The Kroger case is the sole authority relied upon in the Board's opinion; in fact, the instant proceeding appears to have had its genesis in the Kroger decision. The reason assigned by Maguire for his distinct recollection of his conversation with decedent's sons, Anthony and Varnum, was that he had studied the Kroger decision prior thereto, and it is not difficult to visualize that his prime purpose was to obtain a statement which would bring the instant case within the rationale of that decision. But a reading of that case furnishes respondent, so we think, with little, if any, support. There, Kroger, the donor, had within a period of about three weeks made a series of gifts which fell into three principal classes: (1) a trust was created for the benefit of relatives, under which none of the trust income was payable to him and no reversionary interest or power of revocation was reserved; (2) gifts were made to each of his six children in the amount of $1,000,000 each, and (3) two trusts were created in which he reserved the entire net income for himself for life and under which the authority of the trustees to sell any part of the trust property was "upon the instructions or consent in writing of the donor during his life." These trusts were, admittedly, made as a substitute for a prenuptial contract, to give the donor all the benefits during his life and to prevent his intended wife, who had a higher life expectancy, from acquiring interest in the property at his death.
The Bureau of Internal Revenue had contended that all of these gifts were made "in contemplation of death"; but the Tax Court overruled the Bureau's claims except for the two trusts which were to take effect at death, and the Court of Appeals affirmed. In other words, the gifts enumerated in classes (1) and (2) were held by the Tax Court not to have been made in contemplation of death. See 145 F.2d 905, footnote 1. In distinguishing outright gifts from those which were to take effect only upon the donor's death, the court stated 145 F.2d at page 906: "In making the gifts of a million dollars to each of his children, the decedent was clearly motivated by a desire to confer these benefits on them during his lifetime. In marked contrast, his children and grandchildren could receive no benefit during his lifetime from the properties transferred in trusts, for he reserved to himself, for life, the income from the trust estate."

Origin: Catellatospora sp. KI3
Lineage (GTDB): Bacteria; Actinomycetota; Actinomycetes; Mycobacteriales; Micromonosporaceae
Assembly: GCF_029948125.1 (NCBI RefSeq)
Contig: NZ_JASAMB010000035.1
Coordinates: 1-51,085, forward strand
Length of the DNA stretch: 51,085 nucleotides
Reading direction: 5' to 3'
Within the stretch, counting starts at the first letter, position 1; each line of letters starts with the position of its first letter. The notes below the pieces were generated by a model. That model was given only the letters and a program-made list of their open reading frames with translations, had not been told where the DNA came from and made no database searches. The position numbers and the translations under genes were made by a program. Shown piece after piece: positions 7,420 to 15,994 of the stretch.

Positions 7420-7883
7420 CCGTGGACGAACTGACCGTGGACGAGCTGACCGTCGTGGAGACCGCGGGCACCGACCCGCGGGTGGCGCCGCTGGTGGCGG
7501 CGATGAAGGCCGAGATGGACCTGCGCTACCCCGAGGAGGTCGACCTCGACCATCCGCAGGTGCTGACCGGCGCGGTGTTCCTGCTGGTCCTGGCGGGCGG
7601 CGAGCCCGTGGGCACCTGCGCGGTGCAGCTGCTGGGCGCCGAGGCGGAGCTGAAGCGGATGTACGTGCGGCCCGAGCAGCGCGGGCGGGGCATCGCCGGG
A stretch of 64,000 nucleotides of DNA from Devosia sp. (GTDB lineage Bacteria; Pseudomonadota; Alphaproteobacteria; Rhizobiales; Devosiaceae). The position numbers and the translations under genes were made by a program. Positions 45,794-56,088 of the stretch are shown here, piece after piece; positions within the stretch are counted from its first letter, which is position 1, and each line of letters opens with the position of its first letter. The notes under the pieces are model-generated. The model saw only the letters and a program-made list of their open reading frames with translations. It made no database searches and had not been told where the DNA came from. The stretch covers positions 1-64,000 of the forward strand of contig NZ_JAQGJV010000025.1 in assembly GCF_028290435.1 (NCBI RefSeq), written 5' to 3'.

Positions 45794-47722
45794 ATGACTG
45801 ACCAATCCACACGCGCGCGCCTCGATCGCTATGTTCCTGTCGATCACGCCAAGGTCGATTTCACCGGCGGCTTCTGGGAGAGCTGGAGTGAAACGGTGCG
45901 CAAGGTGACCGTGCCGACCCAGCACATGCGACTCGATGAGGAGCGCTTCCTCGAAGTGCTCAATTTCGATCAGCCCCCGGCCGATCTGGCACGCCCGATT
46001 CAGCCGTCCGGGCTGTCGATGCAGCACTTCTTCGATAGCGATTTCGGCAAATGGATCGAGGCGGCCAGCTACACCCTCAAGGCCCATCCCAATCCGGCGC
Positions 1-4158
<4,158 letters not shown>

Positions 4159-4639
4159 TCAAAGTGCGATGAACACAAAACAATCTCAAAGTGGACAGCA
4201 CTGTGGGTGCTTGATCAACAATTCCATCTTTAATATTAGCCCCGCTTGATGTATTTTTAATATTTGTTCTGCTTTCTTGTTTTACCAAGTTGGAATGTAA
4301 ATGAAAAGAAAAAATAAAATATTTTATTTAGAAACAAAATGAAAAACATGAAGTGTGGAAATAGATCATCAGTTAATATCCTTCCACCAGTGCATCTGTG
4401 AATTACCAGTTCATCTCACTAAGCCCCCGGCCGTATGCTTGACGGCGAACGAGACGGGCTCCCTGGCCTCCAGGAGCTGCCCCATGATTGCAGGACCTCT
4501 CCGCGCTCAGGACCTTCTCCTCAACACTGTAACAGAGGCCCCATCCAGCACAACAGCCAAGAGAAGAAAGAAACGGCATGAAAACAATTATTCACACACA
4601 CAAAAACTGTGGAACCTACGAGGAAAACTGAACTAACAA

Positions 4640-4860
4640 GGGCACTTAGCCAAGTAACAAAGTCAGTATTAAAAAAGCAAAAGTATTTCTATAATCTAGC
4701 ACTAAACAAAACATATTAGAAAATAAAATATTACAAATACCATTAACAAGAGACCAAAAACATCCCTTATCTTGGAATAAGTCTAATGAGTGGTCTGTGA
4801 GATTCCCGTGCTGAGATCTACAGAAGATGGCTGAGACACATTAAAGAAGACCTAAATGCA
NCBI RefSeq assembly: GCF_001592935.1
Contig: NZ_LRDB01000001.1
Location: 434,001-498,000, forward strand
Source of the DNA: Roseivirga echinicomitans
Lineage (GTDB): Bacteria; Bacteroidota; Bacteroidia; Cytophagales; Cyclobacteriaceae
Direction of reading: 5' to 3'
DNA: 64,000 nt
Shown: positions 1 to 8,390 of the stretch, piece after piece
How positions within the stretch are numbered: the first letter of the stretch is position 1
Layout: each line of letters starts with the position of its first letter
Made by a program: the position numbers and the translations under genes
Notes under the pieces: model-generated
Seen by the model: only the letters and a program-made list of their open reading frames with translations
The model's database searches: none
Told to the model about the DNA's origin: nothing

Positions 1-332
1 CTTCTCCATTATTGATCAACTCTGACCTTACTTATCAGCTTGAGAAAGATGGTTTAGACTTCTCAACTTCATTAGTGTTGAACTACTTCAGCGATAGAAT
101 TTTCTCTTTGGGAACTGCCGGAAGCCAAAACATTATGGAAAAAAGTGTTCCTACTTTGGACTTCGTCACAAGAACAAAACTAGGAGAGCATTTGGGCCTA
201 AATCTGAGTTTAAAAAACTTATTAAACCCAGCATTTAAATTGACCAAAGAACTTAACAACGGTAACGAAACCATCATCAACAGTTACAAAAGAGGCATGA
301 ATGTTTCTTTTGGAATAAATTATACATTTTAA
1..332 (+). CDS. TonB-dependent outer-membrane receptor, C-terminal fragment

In the instant situation, the decedent as the donor made the transfers in controversy as outright gifts to his children, and it must be remembered that the trust which he created at about the same time was included by the estate as taxable. And it can hardly be doubted that the transfers were made as a part of a plan which the donor had long followed in making gifts to his children. Moreover, they were made in accordance with a promise which the donor had made to his children. The most that can be said — but even this is doubtful — is that the specific time of making the transfers was accelerated by the donor's prospective marriage. In our view, the record leaves no room for doubt but that the gifts would have been made irrespective of marriage, which was merely incidental and in no sense the motivating force. The gifts, so we think, were plainly made in contemplation of life and not of death. Cf. Gillette's Estate v. Commissioner of Internal Revenue, 9 Cir., 182 F. 2d 1010.
The decision of the Tax Court is reversed and the cause remanded, with directions that petitioner's estate tax liability be recomputed in accordance with the law and this decision.